The Columbus journal. (Columbus, Neb.) 1874-1911, October 04, 1911, Image 3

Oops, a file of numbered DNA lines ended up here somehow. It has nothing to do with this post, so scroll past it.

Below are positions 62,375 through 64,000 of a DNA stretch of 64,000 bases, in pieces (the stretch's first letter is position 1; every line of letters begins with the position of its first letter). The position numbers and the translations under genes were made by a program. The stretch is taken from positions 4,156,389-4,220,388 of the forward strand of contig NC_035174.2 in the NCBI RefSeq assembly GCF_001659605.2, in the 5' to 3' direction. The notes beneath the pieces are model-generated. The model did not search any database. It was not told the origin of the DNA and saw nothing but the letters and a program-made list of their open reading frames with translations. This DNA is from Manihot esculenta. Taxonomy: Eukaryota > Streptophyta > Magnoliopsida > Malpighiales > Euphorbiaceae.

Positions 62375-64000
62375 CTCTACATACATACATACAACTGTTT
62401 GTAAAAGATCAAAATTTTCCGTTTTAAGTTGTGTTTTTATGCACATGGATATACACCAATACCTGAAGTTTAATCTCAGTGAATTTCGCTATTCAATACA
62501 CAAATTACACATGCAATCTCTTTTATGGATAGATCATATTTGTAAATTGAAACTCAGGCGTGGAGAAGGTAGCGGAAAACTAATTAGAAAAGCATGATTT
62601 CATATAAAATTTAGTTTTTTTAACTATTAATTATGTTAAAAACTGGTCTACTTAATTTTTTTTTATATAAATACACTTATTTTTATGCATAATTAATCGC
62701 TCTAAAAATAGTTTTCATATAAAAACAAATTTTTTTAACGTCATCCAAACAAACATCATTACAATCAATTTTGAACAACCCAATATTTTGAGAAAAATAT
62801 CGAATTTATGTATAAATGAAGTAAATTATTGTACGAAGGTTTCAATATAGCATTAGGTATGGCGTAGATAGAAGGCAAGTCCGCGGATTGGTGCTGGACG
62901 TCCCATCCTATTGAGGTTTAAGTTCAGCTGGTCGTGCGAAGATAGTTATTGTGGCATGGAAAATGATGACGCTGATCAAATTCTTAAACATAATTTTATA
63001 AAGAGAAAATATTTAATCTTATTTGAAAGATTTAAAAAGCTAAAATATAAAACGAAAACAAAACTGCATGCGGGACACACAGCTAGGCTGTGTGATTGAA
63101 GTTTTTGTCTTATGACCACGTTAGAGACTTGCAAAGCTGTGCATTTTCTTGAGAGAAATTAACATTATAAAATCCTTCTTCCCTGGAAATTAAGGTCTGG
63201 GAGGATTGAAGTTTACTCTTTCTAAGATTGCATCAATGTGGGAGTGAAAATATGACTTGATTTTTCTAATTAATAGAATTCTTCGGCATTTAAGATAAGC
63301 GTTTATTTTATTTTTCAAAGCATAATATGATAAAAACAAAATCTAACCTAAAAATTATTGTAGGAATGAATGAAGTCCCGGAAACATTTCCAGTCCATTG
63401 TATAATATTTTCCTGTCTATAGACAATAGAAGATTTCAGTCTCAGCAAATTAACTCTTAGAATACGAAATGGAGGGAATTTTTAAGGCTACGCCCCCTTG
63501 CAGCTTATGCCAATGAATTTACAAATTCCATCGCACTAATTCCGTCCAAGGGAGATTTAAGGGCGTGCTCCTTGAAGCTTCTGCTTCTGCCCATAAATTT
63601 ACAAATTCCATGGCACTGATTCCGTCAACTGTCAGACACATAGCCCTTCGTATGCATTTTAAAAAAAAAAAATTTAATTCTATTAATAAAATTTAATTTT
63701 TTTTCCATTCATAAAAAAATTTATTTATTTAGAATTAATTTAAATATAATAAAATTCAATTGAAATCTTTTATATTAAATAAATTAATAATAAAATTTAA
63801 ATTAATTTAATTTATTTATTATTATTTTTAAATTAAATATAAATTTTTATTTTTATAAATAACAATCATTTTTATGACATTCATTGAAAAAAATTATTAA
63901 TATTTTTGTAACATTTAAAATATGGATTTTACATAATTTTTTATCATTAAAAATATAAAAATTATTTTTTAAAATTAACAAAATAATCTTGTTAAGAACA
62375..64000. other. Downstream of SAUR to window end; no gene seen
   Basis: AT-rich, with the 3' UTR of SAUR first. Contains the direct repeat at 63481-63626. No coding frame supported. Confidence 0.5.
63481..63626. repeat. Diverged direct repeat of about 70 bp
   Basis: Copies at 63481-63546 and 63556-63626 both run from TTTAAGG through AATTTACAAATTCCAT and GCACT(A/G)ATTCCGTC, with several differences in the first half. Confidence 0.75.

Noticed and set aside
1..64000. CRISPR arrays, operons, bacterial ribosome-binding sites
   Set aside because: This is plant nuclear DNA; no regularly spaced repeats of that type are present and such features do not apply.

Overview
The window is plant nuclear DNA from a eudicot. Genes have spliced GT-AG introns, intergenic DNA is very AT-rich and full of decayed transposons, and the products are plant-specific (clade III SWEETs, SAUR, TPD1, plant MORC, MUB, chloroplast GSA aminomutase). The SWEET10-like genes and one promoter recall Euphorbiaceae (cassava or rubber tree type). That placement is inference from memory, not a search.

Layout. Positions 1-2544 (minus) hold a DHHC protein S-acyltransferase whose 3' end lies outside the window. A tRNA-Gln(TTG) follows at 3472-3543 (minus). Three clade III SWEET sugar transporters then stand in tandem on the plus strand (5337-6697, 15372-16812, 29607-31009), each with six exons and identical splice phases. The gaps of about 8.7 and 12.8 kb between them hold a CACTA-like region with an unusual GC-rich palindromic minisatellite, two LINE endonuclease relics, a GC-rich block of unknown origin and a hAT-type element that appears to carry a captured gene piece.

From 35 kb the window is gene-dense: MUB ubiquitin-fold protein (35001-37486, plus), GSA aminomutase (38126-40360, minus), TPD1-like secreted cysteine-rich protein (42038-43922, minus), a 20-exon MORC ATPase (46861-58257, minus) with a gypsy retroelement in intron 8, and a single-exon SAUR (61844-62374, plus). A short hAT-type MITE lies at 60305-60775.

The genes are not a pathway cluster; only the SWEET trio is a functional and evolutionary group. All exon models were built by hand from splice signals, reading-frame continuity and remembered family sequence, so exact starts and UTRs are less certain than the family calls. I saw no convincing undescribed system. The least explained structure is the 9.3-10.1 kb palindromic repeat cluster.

'--.--- rvjs, 'p-sT-s V a"5? . ""Mr-.-. 1 A. Y IGNORANCE IS BLISS. Miss Oldgirl What do you think of Fred proposing to me "when he hasn't known me a week? Miss Frank I think that's the rea son. "ECZEMA ITCHED SO BADLY ICQULDNTSTANDIT." "I suffered "with eczema on my neck for about six months, beginning by lit tle pimples breaking out- I kept scratching till the blood came. It kept getting worse, I couldn't sleep nights any more. It kept itching for about a month, then I went to a doctor and got some liquid to take. It seemed as if I was going to get better. The itching stopped for about three days, but when it started again, was even svorse than before. The eczema itched so badly I couldn't stand it any more. "I went to a doctor and he gave me tone medicine, but didn't do any good. We have been having Cuticura Rem edies in the house, so I decided to try them. I had been using Cuticura Soap, so I got me a box of Cuticura Ointment, and washed off the affected part with Cuticura Soap three times a day. and then put the Cuticura Oint ment on. The first day I put it on. it relieved me of itching so I could sleep all that night. It took about a week, then I could see the scab come off. I Kept the treatment up for three weeks, md my eczema was cured. ".My brother got his face burned with gun-powder, and he used Cuticura Soap and Ointment. The people all :hought he would have scars, but you -an't see that he ever had his face burned. It was simply awful to look at before the Cuticura Remedies Soap and Ointment) cured it." Signed) Miss Elizabeth Gehrki. For rest City. Ark.. Oct. 1G, 1910 Although "uticura Soap and Ointment are sold by druggists and dealers everywhere, a. sample of each, with 32-page book. Ail! be mailed free on application to 'Cuticura." Dept. 17 L, Boston. Degenerates'. Kid McCoy, the hero of 125 battles. Is to open a sanitarium at Stamford. He said the other day to a New York reporter: "I hope in my sanitarium to restore lots of jrrumpy middle-aged people to perfect health, and if I give them back perfect health I'll give them back youth and gayety and romance. If mid dle age is stupid, it middle age is pro saic, it is on!y because the health of middle ae is poor "Th woman," he continued, "who fends her grumpy mate to my estab lishment will no longer have to make the bitter complaint of Mrs. Blank. " "My husband. 15 years ago.' said .Mrs. Blank, "used to kiss me every time we passed through a tunnel. But now ' "i:he gave a bitter laugh. ""Now.' she said, "he takes a long rill at his traveling flask.' " A Student cf Humanity. Mrs. Carter and her cook, says the Brooklyn Citizen, were discussing the nurder which had harrowed the dusky -itizens of the countryside. "Will dey hang him fer killin' of jls wife. Miss Cyarter?" "We can't tell yet. Aunt Jinny. The ourt will decide. Of course, if they prove he did It on purpose " "Done it a purpose! Law. Miss Tyarter. in course he kilt him wife a purpose! Honey, ain't I done been aiarried? Don't I know men?" It's human nature, but bad medi rine. to buck about the walk up hill sfter we'te enjoyed a good long slide down! SOUND SLEEP Can Easily Be Secured. "Up to 2 years ago," a woman writes, "I was in the habit of using both tea and coffee regularly. "I found that my health was begin ning to fail, strange nervous attacks would come suddenly upon me. making me tremble so excessively that I could cot do my work Rhile they lasted; my Bleep left me and I passed long nights in restless discomfort. I was filled with a nervous dread as to the future. "A friend suggested that possibly tea and coffee were to blame, and I decided to give them up. and in cast ing about for a hot table beverage, ahich I felt was an absolute necessity, I was led by good fortune to try Post jm. "For more than a year I have used it three times a day and expect, so much good has it done me, to con tinue its use during the rest of my life. "Soon after beginning the use of Postum. I found, to my surprise, that. Instead of tossing on a sleepless bed through the long, dreary night. I dropped into a sound, dreamless sleep the moment my head touched the pil low. "Then I suddenly realized that nil my nervousness had left me. and my appetite, which had fallen off before, had all at once been restored so that I ate- my fcod with a keen relish. "All the nervous dread has gone. I walk a mile and a half each way to ay work every day and enjoy it. I find an interest in everything that goes on about me that makes life a pleasure. All this I owe to leaving off tea and coffee and the use of Postum, for I have taken no medicine. Name given by Postum Co.. Battle Creek, Mich. "There's a reason." and it is ex plained in the little book, "The Road to Wellville." in pkgs. Ever read the above letter? A new eae appears from tine to time. They are srraulnc, trae. and fall of Kansas latere t. PRACTICE OF HEAVY PRUNING Much Theorizing Has Been Done on This Subject, but Little Knowl edge Has Been Acquired. Much theorizing has been done on pruning, bat comparatively little accu rate knowledge has yet been acquired regarding the relative merit of the easy-going methods practiced with the so-called "natural" form of top and the more careful and heavier cutting followed in the base form and other repressive systems as practiced on the Pacific coast. Many of the eastern orcbardlsts have looked upon heavy pruning as close akin to murder, and we have as a result a large proportion of leggy and awkward trees in most of tne older apple orchards, the bearing wood on which is high in the air and inaccessible both at spraying time and time of harvest, says a writer in an exchange. Such trees require close heading back, and sometimes even need to be "dehorned." Such beading back, which should preferably be done in the spring just before growth starts, need not be done in a single year, but whether done in one year or gradually through a series or years, it should not stop short of bringing the remodeled framework of the tree within convenient reach of the spray nozzle and the light picking ladder. LIGHT LADDER FOR ORCHARD Can Be Made of White Pine and When Placed in Fork of Limb There Is No Danger of Slipping. The Illustration is of a safety ladder for the benefit of fruit growers. Take lix3-inch white pine clear of flaws for sides, and 1x3 for steps, as they are better to stand on than rounds; nail blocks for them to rest on. and to keep it from spreading put a small rod under every third step, or wire will do; double and twist it. Take a solid piece four feet long for the "snout;" bolt this with two -inch bolts, with wedges to make it solid. This makes a much lighter and ban- A Light Fruit Ladder. dier ladder than the old straight one. Put the snout in the fork of a limb and there Is no slipping or turning. , nor knocking the fruit off. Use dlffer- i ent lengths to suit the tree. Protecting Tree Trunks.. j The trunks of fruit trees may be j wrapped with paper to protect them j from mice and rabbits, the paper be- lng tied on with a cord to hold it In j place. Old newspapers may be used for the purpose, the care necessary be- ing to see that the paper entirely cov- ers the trunk of the tree high enough I to prevent the rabbits reaching the exposed portion above the paper. Apples should be carefully assorted. Grapes have been much neglected of late years. Pear and peach trees will need thin ning to save the trees. Do not take up the bulbs of the dahlias, gladioli and cannas until after frost. The foolish man plants his orchard on low ground and the wise man seeks the hills. Nothing grown on the farm pays bet ter for the care bestowed upon It than the orchard. Apples, pears, peaches, plums and cherries should be grown on every farm, large or small Do not place your fruit in competi tion with another by dividing ship ments in any market. The strawberry, like the cranberry and blueberry, prefers a sour soil and will do best in such a soiL There are three processes of prun ,ng a young apple tree; the formative. :he directive and the corrective. When a crop on a tree is too large for normal maturity, thinning is of value and should always be gien. Whenever a large limb is sawed from the tref the wound should be at ance covered with wax or thick paint. As a rule sheep do no harm to the old orchard, but they should not be allowed to have access to the young trees. We never could see the wisdom of allowing the hcgs to run in the orch ard unless it is in cow peas or clover pasture. Never ship fruit to a market that is overstocked and weak. Your com mission merchant will sord you daily Kuctations on a postal cr i faaaBSBBBMBBBB.aBiBBBBBaMMHHHaHpBBSBBBSaBaBBBMBBBMBHBBk I i ! 1 f ! ! i 1 j n l I li l 'I I yi'Bltfl gBZgVk BBBBBmaVBBv.PmBLmBBBBl NOTES MEADCWBROOK FARM jjytvciuamifur iT ' Sows should be bred in trios. Put the Iambs out of the bearing of the ewes. Never sacrifice a good mother or a prolific sow. It costs no more to raise a good hog than a poor one. Overcrowding is the cause of many deaths in the brooder. Give plenty of oats or barley with some corn and good pasture. Push the shoats and early spring pigs, and get them to market early. To maintain normal soil fertility the supply of humus must be conserved. The most expert Judge cannot se lect a dairy bull by appearances alone. Great care should be used in water ing horses. A little and often is the best way. There is no question that beef cat tle relish silage just as well as dairy cattle do. In grading up the chickens, only those that are most vigorous should be considered. Early hatches do better than those brought off after the heat of the sum mer has begun. A "cheap" harness is really about the most expensive thing on the farm, as it sometimes costs life. Whatever material is used for bed ding, it should be changed sufficiently often to insure cleanliness. It is nearly always best to save some of the old sows, especially to farrow the early spring litters. Sweet corn is one of the very best crops to grow to feed as a soiling crop to the dairy cows in summer. Green fodder at the tall end or the summer is relished by the cows as ice cream is relished by the school chil dren. All ewe Iambs that are not desir able to raise as breeders should be given extra feed and sent to the block early. The dairy cannot be managed just right without the use of a thermome ter and it must be a good one, no 25 cent affair. The ultimate end of the hog is pork and the quicker the growth to market maturity the more profit there Is In it for the feeder. Ensilage is not considered good for sheep and if it is fed at all it should be fed very sparingly and at intervals of two or three days. At no time of the year is dairying more unpleasant work than during the time when pastures are short and the flies are troublesome. A hen that runs to meat may lay steadily for a week in the spring and summer, and then go on a vacation for the balance of the year. If the onions are not growing well, a little nitrate of soda or hen manure sown broadcast, before or during a rain often helps them to fill out. Prune out old canes of raspberries and blackberries, and burn them. Thin the hills to three or forr shoots. Cul tivate, and add some manure to the soil Stirring and pouring the freshly drawn milk will reduce In part the peculiar odor present in quality and ! with more good butter on the market j more is consumed After farrowing when the digest! we ' system of the sow has reached a nor mal condition her ration should be gradually increased until she is get ting all she can eat. There is no animal that responds so quickly to good treatment and gener ous feeding as the pig. And none that will degenerate so rapidly if not cared for and poorly fed. There are great possibilities in plant YiTmMnse thrnuch seed selection hut every gardener or fanner must learn ' to do his own work, as it is hardly I possible for a commercial seedsman to do much along this line. When filling the cheese hoops, pack the curd well in the center, so that when pressure is applied the curd will close up in the center first and the air ; and whey will have a chance to es-, cape. Many hog growers supply salt to i their animals by mixing it with such substances as bone meal, charcoal, ashes, etc., keeping the resulting com pound before the animals all the -time. Eggs laid "before the hens get the spring run and exercise, variety of scratched out things, etc. are net thought to hatch so well or to bring so strong chicks as eggs laid a little . later. j nr ( JA L'-S JO i S -V&J 7 I It is a mistaka ta treat the her cat lectirely. The poultry house should be venU lated thoroughly. Feed goes farther with a young aai mal than an older one. The individual cow must be consld ered and reckoned with. Wrap your butter in parchment pa per and keep it in a cool place. Shorts and braa make, an excellent ration for sows that are suckling piss You can hardly push pigs too fast, providing you use the right kind of food. The cleaner the feed and feeding places, the better the quality of the pork in alL Less grain is needed for fowls when bone "and vegetables are fed In abundance. Sheep do not drink much water, but what little there is drunk must be ab solutely clean. Aim to get the top price for the best, and if prices are cut, let it be for the cullings. Chilled or long-laid eggs will not produce as strong chicks as fresh, well-cared-for eggs. It is conductive to health to feed hogs when they can have the range of the pasture field. The successful dairyman endeavors to raise all the feed needed for his cows en his own farm. The dry season will emphasize still more strongly the need of preparing more food for the stock. Turkey raisers find it profitable to have Guinea fowls with the turkey flock. They act as police. Feeding bay not will have a tenden- i cy to increase rather than decrease i the milk flow next winter. ' The fleece of the ram should be dense, even in quality, and of a strong, j clear white fiber "roughouL The farmer ha. not yet discovered a more efficient fertilizer and bumus for the soil than animal manure. There Is nothing like silage to keep the dairy cow's appetite on edge throughout the long winter period. The separator should be placed where the lishi Is good. Working In a dark place i. always a disadvantage. Farmers will soon be feeding new t hay and new grain. Change from the , old to the new should be made grad- ually. After the haying and harvesting is completed it is often desirable to j change the sheep from the regular ' pasture. i The shortage in the hay crop in many sections makes the silo all the more needful. It is now the mainstay of the dairy. ' ; Swigs Woman Preacher. There is only one time when a poul- Miss Getrrude von Petzold wll! prob tryman is justified in selling a good ably be the first woman preacher in puller, and that is when he is going Switzerland, now that the synod of out of business. I The hen is admitted to be one ot the greatest financial factors in the country today, and she is also one of the most overworked. r Bacteria does not thrive in the cole but In heat only. If you keep your milk below 40 degrees the bacteria will have small chance. Some good poultry men think bj feeding sitting hens in the morning they are more apt to remain content edly on their nests all day. To secure the best results the speed of the separator must be uni form and up to the standard requirec for the make of the separator used. Now is a good time to observe what was once the wet places on the farm where tile was laid and see how it ' compares with other parts of the field I The cream should be cooled Jusl as quickly as possible after separat ing this weather and it should be kept cool until it is delivered at the cream ery. Clover Is rich in nitrogen, and it homogeneous soils it develops tuber cles which attract nitrogen from the air.where it is stored in inexhaustible ' quantities. In large pastures the animals roam J from one especially attractive patch of grass to another, traveling all over the field, and trampling down more than they eat. Cull the flock so that the steep art of uniform type, and present an even apeparance. Only such as show evi dence of motherhood and hardiness should be retained. Some people assert that sheep do not drink water at all but it may be because they do not have a chance to get clean water and must subsist on the dew on the grass. Soils that have been under cultiva tion for a series of years without prop: er rotation of crops lose the original i numus uiaL uaiuie uiu prcviaeu IC make the land produce the uecessarie: of life. Most people have the idea that ducks must always have mixed feed but It is a mistake, for they will eat wheat or barley off the ground, just like a chicken, and seem to think it good stuff. Some men refuse to help their wives and daughters make flower gardens or allow them to have a piano or pretty carpets on the floor because they don't care for such things." Neither joes a mule. WEAK, ILL AND MISERABLE. How many people suffer from back ache, headache and dizziness with out realizing the cause? These symp toms of kidney trouble are too serious to neglect. James C. Hardia, Weatherford, Texas, says: "My feet and limbs became numb and I had terrible pains through the small of my back. Kidney secretions caused untold annoy ance by their fre quency in passage and I began to think there was no hope for me. Doan's Kidney Pills cured me and I have not had the slightest trouble since.' "When Your Back is Lame, Remem ber the Name DOAN'S." For sale by druggists and general storekeepers everywhere. Price 50c Foster-Milburn Co., Buffalo, N. Y. Red Cross Christmas Seals. A statement denying the recent re ports about the abandonment of the Red Cross Christmas seal sale has been issued by the National Associa tion tor tne stuay ana prevention oi Tuberculosis. The statement declares j that not only will the sale be held ' this year, as in the past three years, but that it will be conducted on broad er lines than ever before. The only order Issued by the postofflce depart- ment which bears on the sale of Red ' Cross seals was sent out on July 1, and prohibits the use of the mails to letters and packages bearing non I postage stamps on the face, and also to any mail bearing seals which re ' semble postage stamps, if used either ' on the face or back. The Red Cross seal to be used this year has been submitted to the postofflce depart J mehnt and approved, and thus may be i used, but only on the back of letters 1 and packages. The design to be used ! this year depicts a pretty winter scene 1 enclosed in a heavy red circle. The corners are white, thus giving the ef- feet when affixed to a letter or a package of a round seal. The Simple Life. Anna Maria Wilhelmlna Pickering, in her "Memoirs," edited by her son. tells a Yorkshire incident which con tains a great deal of human nature. Variety spices life; the plain is monot onous, until Its extent entitles it to the name of prairie or desert, and it gains interest through vastness. There was an old couple in the vil lage whom I used often to go to see. One day, when I found them sitting, one on each side of the fire, the old man said to me: "Well, f missis and me. we've been married night on 50 years, and weve never had one quarrel." The old woman looked at me. with a twinkle in her eye. and said: "It war verle conscientious, but varie dool." Youth's Companion. Usual Thing. "Been taxing your eyes lately?" asked the oculist. "Yes," said the patient; "I looked all through a newspaper of 144 pages which came through the mail to me bearing the words 'marked copy. " "Xo wonder your eyes smart!" "Oh. but that isn't the worst of it. I didn't find anything marked." Buf falo Express. the cantons has decided that women may preach. She was formerly min ister of the Free Christian church in Leicester. England, where she was born. She has also preached in this country. Nipped in the Bud. "Until now I have never had to ask for a small loan." "And until now I have never been obliged to refuse you." Cole's Carbollsalve quickly reltev? and ' cures burning, itching and torturinp skin diseases. It instantly stops the pain of , burns. Cures without scars. Sc and V by druirjrists. For free sample write to j J. T. Cole & Co.. Black River Falls. Wlb. Its Location. Little Brother Where's my fishin' pole gone to? Bigger Brother Sister's usln' It for a hatpin! Puck. BEAUTIFUL POST CA1DS FREE Send 3c stamp for fl samples of my rery choic est Gold BmbuBied Birthday. Flower and Motto Poet Cards; beantifnl colors and loveliest designs. Art Post Card Clob. 731 Jackson SU Topeka, Kan&as There are cures for the dope and rum addictions, but the self-kidder never gets it out of bis system! Mr. Wrnstow' Soothing Syrcp for Children teething, (-often. the nm, reduce inflamma tion, allays pais, cures wind colic. 25c a bottle. The fact that beauty is only skin deep should influence a woman to be shallow Good For Toil When the Stomach, Liver and Bowels have "gone back" on you there is nothing: will do yon so much good as a short course of HMtthV Sttaaeh Bitters For 58 YEARS it helping sickly folks health. Try it today. to It Does the Work PUTNAM icmrmcregpoos nrttyterana taster colors than any aye scy garment without ripping apart. Wnte (or JJEV-i Ptasrt ,Jlf MW n. n jfr I Wire Uncle Joshua. "Be you the elevator conductor?" asked Uncle Joshua, who had strayed into town out of the sweet rusticity of a comic paper. "Yes. sir,- grinned the boy. "Well. I come ter this village ter see the high buildin'. Haow high up d yegor "To the top twenty-flrst floor." "Take me up to th leventh. Shol What's th' use o' riskin' my lire an' goin' all the hull way when the folks to home '11 never believe I went any higher than ten stories, no matter what I tell "em?" Determined. Gillet What did you pay that world famous specialist 950 for if you felt perfectly well? Perry I wanted to know how he pronounced appendicitis. Lewin Single Binder straight 5c cigar is made to nutiffv the smoker. But many a college graduate avoids the disgrace of dyinsr rich. from women's .ailments are Invited to write to the names and addresses here given, for positive proof that Lydia EL PinkhanVa Vegetable Compound docs core female ills. Taaaor Brmoml. Boo, Mo.-Mr3.Sar.ili J.Stuart,BJI. Ko.2, BoxlC Peoris.ni. Sin. Christina R!,106Mo3ad9t. Katick, Mat;.-Mr. .it!un B. tiraatoa, 61 North 3Iaia St. Mil waulec. Wis. Mrs. Ezsma Imse, 833 1st St. Chicago. 111. Mrs. Alreaa Sperling, IMS Cly- boarne Are. Galena. Kan. Mra.R.R.Hnv,7I3MinraLkv. Vlctcra,Mss. Mrs. Willio Edwan's. Cincinnati. Ohio.-Xrs.'W. H. HouB,?Eaat view Ave. . Change of Life. Eppinc. K.R. Mrs. CeliA . Stores. Strcatcr, 11L Mrs. J. H. Campbell; aoCKorta, Second St. BrookUvn. N. Y. Mrs. Erens. Kt Halsey St. Koah, K;. Mrs. lizzie Holland. Catbamet,Waab. Mrs.ElraBuber Edwards. CircIeTiHe, Ohio. Mrs. AUeeKirlin,X3 Weat Huston St. Salem. Ind. Mrs. Lizzie 9. Rlnkle.R.K. Vo.S. 2ew Orleans. La.-Mrs. tiastoaBIoatieausn Terpsichore St. MUUawaka. Ind. Mrs. Cams. Baser, Sr., B23 East Marion St. Kacine.Wis.-Mrs. Katie Kubik. R. Z. Box 61. BeaTerFaUs.Pi.-Mrs.W.l'.BoyU,aU03thAT. Maternity Troahle. Brasaagb, Mo. Mrs. D. F. Aleshlr. rhenix, KX-Mr. Wm.O. King, BoxSS. Carlstadt, X.J. Mrs. Louis Fischer, i: Moa- roaSt. South Sanford, Me. Mrs. Charles A. Atxstla. bchenectadX.Y. Mrs.H.Portr,732Aibaay St. Tavlorrille. TO. Mrs. Joa Grantham. EST. 'YandereerSt. Cincinnati. Ohio. Mrs. Sophia HoflT, 515 Mo- Mlcken Are. B2f Ran. Pa.-Mrs. "tT. E. Pooler. Philadelphia, Pa. Mrs. M. Juaastoa, 210 Ste,1St Back, Peoria. r.l.-Mrs.Clara L. Gaawitx, B. R.Ko. 4, Box S3. Acffnsta, Me. Mrs-TTIcfleld IHna, R. F. D. 2. 8U Paul. Minu.Mrs. B. M. Schorn, 1083 Woodbridge St. Pittsbanr. Pa.-Mrs. G. Ltoer,62 Kiakaid St.. E.E. Reamer. Mo. Mrs. Thosoas Asbnrry. Bice Island. IlL-Mrs. Anna Schwartz, 328 Grore St. East Earl, Pa.-Mrs. Angastns Lyoc,R.FJZ. Operations A raided. Slkerton. Mo. Mrs. Dema Bethona. Gardiner. Me. Mrs. S. A. Williams, H2 Wash ington Are. Chicago. m.-Mrs.tVm.Ahreiis,223SW.21it Sc BeUerne. Ohio-Mrs. Edith Wieland, 231 Monroe St. DcForest.WIs. Mr. Augusta Vespamaan. Dexter. Kansas. Mrs. Lirzia Scute These women are only a few of the power of Lydia E. Finkham's Vegetable Compound to cure female diseases. Xot one of these women ever received compensation in any form for the use of their names in this advertisement but are will ing that we should refer to them because of the good they mar do other suffering women to prove that Lydia E. Pinkham'a Vegetable Compound is a reliable and honest medicine, and that the statements made in oar advertisements regarding its merit are the truth and nothing but the truth. W. L. DOUGLAS. 2.50. '3.00, '3.50 i4.00 SHOES WOMEN WXJ3ocUs stySsk. ki Tboats.hsraaisati fitting-, easy Ions; asW-LDglssM s THE STANDARD OF QUALITY FOR OVER 30 YEARS The wwlpaTswhip which has madcW.L. Douglas shoes famous the world over n&avaibed n every pair. K I could lake you mto my large bdories at Brocktoa. Mast, and ahow you how carefully W .LDouglas shoes axe made, you would then uodentand why they .are war ranted to hold their shape, fit better sod wear loogeruW any other makefor the price ClimnN Tb Bare W- L. Daagtaa ?w.w" l llflfl ! dial aci hnflini If to a cannot obtain W L. Pou? las shoes oar town, write for catalog Shoes nent direct ONE PAIR off say BOYS' Stt.aKJS) xrczi tacKiry to wearer, all eharse prepaid. vuiuuu, ao spare e iutockmq. 9 Milady Who Is on Having Defiance Starch for dresses, skirts, petticoats, eta Defiance produces a finish and freshness impossible with any other starch, The Best Hot or Cold Water Starch Ever Made. One Trial Will Soon Convince You. CsBsaassVlaBBBBBr mm- FADELESS DYES ether dye. One 10c package colors all fibers. ThcrdyeiacoldwerbetttrtaaBacTatleree. You free bookkt- nam w iyc. rwen ana ag isnrs. Don't Persecute Your Bowels Cat eat cathartics aad purgative. They avau Bans, oaaeceamxy. irxasa CARTE!'! LIVE FILLS Forer? vegetable. oa tne tebOe. soothe the deacate. membrane oft bowel. Car SMALL POL, SHALL DO SMALL FIH3L must bear Signature U.. OMAHA, NO. 40-1911. OrgaaJe: Black Dock. Minn. Urs. Anna Aaaaneo, Box IS. WeslerrUle.Pa.-Xrs. MacgioEster.RJJ). 1. Trenton. Mo.-Mrs.V. T7ParaeU,3t7 Liaeoia Arense. Camden" J. Mrs.EJTaJoaratnn,aWLisgrty St. Chicago, IU.-Mrs. Wss. Tally, 3K3 Ogsa Araaao. Patera!: Caledonia, Wla,-Mrs. Ph. Sehatt BuM. r.BJLls, Adrian, Moj-Mrs. C. B. Masoa.RB. No. 2. X. Oxford, Mass. Miss Amelia Ihwo. Box 14, BaltiJBore,Ohio.-MrsA.BalengertRJJ.t. "egauneeVMich.-Mrs.M:4TTSedlo!k3x m Orrrtlle, Ohio. Mrs. E. F. Wagner, Box SSL Atwater, Ohio. Miss Minnie Maelhaapt. PralriedaCalsB.Wte. Mrs. Jnllagnnirbecs, KKcL Irragalarfty. Baa!aIo,X.Y.-Mr3. Clara DarBraka,nMaris- most St. Winchester, Ind. Mrs. May Baal. TUL No. T. St. Regis Falls, N.Y.-M.-S. J. H. Breyere. GrayriUa. In. Mrs. Jessia Schaar, Box 22. ' liaison, Ohio.-Mrs. Geo. Stricter, B. "c. A, Box 32. Orarlasi TiauMsw Marrayviua, TO. Mrs. Chas. Moors. B. B. 9. ' Philadelphia, PaMra Chas. Boeli, 2215 X. MoIaSC Mtaaeaaolis, Mlna. Mrs. Joha G. Moldaa, BIS Secoad St., North, Hadson, Ohio. Mrs. LenaCartsoetao3JJ.7. West wood, Md. Mrs. John F. Blehard. t Benjamin, Mo. Mrs. Julia Fraatx, fi.FJ. L Fesaala We W.TerraBant,InL Mrs-ArtlellaTaailtoB. Elmo, Mo. Mrs. A. C. DaVaoit. I-airresce.Iowa. Mrs.JalUA.Saov.B.No.8. Utica, Ohio. Mrs. Mary Earlwiae, R. F. D. 3. Beilerne, Ohio. Mrs. Charley Chapman, B-F. D.No.7. Ugn, Ill.-Mrs. Henry LeJseberg. 743 Adaaai St. Sehaefferstown, Pa, Mrs. CyrcaHetrieh. Cresana, Pa,-Mra. EUa E. Alkey. Fairchanee,Pa Mrs. IdsllaA.l)aaaS9Boz 162. Xm miaa 1 Kaoxrinclowa. Mrs. Clara FranksLF.X.S, Oroaogo, Mo. Mrs. Mas McJCnight. i Camden, N-J.-Mrs. W. P.Ysl ttsa, SsSLia- coin Arenue. Muddy, III. Mrs. Mar Nolea. Brookrille. Ohio. Mrs. R. Kinnisoav Fitchrille. Ohio. Mrs. C. Cole. Philadelphia, Pa.-Mrs. Frank dark, 2412 JL Allegheny Are. I thousands of living1 witnesses of, la W.L. SP.OB SHOES UI pefjtlswly tt. iwu MTAMMMQt te Particular Insists Nothing But 5 UTTIE .sav7?v. SaH ActariiTPa entiy oa tM aver. gggggavMff. I UU eliminate bSe. and aSafairrri r hegggggggwT IgflVfcK saaaawfgsaY MLLS. pisa's ? for Coughs B Coldi 3 W. N. : !Sfcs. 2X VC M&X" aasasst a&rn: ... .ysjc kaBBaMsaBaasasaBBS. 'asaBBsV SBBBasaVflsBsisH ssrSBBBVB bbbbbbbbbbP" !?: tjcwj laWv sHsaaasBBsaS-- j BBBBBBBBBBBBBBBBBK.'H m "atBBBBBBBBBBBBSBBBBBB? -V .asaHB'-slsaR aW .33EaaBBlP- asaaV .aBBBBBBaf BBBBBBBB3" "-" SBaBBBBaV sbbbbbbbbbbbbbbbbbbbbbV 1 a " " f I bbbbbbbbbbbbbbbbbbbbbbbbbbW Big 16-ounce package for 10 cents; only 12 ounces for same price of any other kind. Not Best Because it Is Cheapest, But Cheapest Because it Is Best. Defiance Starch Co. OMAHA. NEBRASKA iG mmrnwOK. Psmfc CMffANT. H IM.